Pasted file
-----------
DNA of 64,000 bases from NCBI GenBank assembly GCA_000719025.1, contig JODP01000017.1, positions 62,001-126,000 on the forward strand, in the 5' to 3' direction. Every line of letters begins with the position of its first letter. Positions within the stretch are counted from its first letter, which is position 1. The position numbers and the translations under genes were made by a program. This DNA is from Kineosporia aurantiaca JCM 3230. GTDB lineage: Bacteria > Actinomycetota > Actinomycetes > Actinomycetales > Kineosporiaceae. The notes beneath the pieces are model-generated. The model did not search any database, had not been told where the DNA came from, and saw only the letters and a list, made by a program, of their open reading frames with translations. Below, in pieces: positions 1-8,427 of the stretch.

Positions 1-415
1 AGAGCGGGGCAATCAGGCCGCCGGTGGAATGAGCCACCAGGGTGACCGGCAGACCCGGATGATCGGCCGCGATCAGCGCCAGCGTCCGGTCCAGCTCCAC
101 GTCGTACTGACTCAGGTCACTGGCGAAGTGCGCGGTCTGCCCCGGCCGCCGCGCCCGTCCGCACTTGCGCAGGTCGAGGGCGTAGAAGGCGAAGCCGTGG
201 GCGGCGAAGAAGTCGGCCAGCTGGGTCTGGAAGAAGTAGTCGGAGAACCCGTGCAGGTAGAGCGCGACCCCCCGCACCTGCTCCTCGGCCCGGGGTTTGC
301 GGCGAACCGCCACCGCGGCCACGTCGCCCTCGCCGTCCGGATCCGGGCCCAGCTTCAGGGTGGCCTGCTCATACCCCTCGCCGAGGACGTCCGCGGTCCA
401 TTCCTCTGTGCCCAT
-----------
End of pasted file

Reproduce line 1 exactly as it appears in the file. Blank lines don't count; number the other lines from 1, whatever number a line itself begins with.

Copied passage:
DNA of 64,000 bases from NCBI GenBank assembly GCA_000719025.1, contig JODP01000017.1, positions 62,001-126,000 on the forward strand, in the 5' to 3' direction. Every line of letters begins with the position of its first letter. Positions within the stretch are counted from its first letter, which is position 1. The position numbers and the translations under genes were made by a program. This DNA is from Kineosporia aurantiaca JCM 3230. GTDB lineage: Bacteria > Actinomycetota > Actinomycetes > Actinomycetales > Kineosporiaceae. The notes beneath the pieces are model-generated. The model did not search any database, had not been told where the DNA came from, and saw only the letters and a list, made by a program, of their open reading frames with translations. Below, in pieces: positions 1-8,427 of the stretch.